Boyd, S., Parikh, N., Chu, E., Peleato, B., Eckstein, J.: Distributed optimization and statistical learning via the alternating direction method of multipliers. Found. Trends Mach. Learn. 3(1), 1–122 (2011)CrossRefzbMATHGoogle Scholar
  4. 4.
    Brindle, K.M.: NMR methods for measuring enzyme kinetics in vivo. Prog. Nucl. Magn. Reson. Spectrosc. 20(3), 257–293 (1988)CrossRefGoogle Scholar
  5. 5.
    Gevers, M., Bombois, X., Hildebrand, R., Solari, G.: Optimal experiment design for open and closed-loop system identification. Commun. Inf. Syst. 11(3), 197–224 (2011)MathSciNetzbMATHGoogle Scholar
  6. 6.
    Goodwin, G., Payne, R.: Dynamic System Identification: Experiment Design and Data Analysis. Academic Press (1977)Google Scholar
  7. 7.
    Gudbjartsson, H., Patz, S.: The rician distribution of noisy MRI data. Magn. Reson. Med. 34(6), 910–914 (1995)CrossRefGoogle Scholar
  8. 8.
    Harrison, C., Yang, C., Jindal, A., Deberardinis, R., Hooshyar, M., Merritt, M., Dean Sherry, A., Malloy, C.: Comparison of kinetic models for analysis of pyruvate-to-lactate exchange by hyperpolarized \(^{13}\)C NMR. NMR Biomed. 25(11), 1286–1294 (2012)CrossRefGoogle Scholar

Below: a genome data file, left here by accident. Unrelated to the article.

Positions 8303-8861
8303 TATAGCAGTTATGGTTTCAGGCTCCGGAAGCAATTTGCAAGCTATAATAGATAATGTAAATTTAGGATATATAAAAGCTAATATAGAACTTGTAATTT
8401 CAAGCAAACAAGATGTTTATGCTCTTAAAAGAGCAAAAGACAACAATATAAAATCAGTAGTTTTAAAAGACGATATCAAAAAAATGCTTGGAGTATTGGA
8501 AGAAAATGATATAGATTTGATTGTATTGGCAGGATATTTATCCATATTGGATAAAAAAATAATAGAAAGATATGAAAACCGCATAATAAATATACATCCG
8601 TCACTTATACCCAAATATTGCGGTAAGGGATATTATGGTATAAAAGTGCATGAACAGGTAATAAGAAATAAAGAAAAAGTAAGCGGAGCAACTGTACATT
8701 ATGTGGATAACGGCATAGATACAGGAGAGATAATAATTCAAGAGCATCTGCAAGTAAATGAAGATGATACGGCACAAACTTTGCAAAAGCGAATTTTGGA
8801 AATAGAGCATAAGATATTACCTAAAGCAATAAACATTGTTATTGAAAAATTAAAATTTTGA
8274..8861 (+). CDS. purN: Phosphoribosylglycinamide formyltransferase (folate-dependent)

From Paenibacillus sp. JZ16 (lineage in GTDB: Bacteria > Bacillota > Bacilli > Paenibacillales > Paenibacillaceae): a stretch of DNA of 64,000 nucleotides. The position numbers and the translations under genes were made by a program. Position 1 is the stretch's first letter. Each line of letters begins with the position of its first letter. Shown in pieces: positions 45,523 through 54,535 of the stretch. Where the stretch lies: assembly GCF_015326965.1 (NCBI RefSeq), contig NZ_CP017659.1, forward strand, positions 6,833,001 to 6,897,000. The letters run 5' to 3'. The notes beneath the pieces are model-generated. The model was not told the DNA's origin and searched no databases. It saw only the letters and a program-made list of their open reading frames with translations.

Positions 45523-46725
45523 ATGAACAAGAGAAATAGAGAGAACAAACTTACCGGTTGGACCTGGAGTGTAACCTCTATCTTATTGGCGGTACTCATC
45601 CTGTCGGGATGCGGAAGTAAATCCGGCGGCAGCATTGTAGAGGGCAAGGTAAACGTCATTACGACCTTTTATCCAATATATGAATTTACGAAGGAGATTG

9. 9.
    Kazan, S.M., Reynolds, S., Kennerley, A., Wholey, E., Bluff, J.E., Berwick, J., Cunningham, V.J., Paley, M.N., Tozer, G.M.: Kinetic modeling of hyperpolarized \(^{13}\)C pyruvate metabolism in tumors using a measured arterial input function. Magn. Reson. Med. 70(4), 943–953 (2013)CrossRefGoogle Scholar
  10. 10.
    Larson, P.E., Kerr, A.B., Chen, A.P., Lustig, M.S., Zierhut, M.L., Hu, S., Cunningham, C.H., Pauly, J.M., Kurhanewicz, J., Vigneron, D.B.: Multiband excitation pulses for hyperpolarized \(^{13}\)C dynamic chemical-shift imaging. J. Magn. Reson. 194(1), 121–127 (2008)CrossRefGoogle Scholar
  11. 11.
    Ljung, L.: System Identification: Theory for the User. Pearson Education (1999)Google Scholar
  12. 12.
    Maidens, J., Arcak, M.: Semidefinite relaxations in optimal experiment design with application to substrate injection for hyperpolarized MRI. In: Proceedings of the American Control Conference (ACC), pp. 2023–2028 (2016)Google Scholar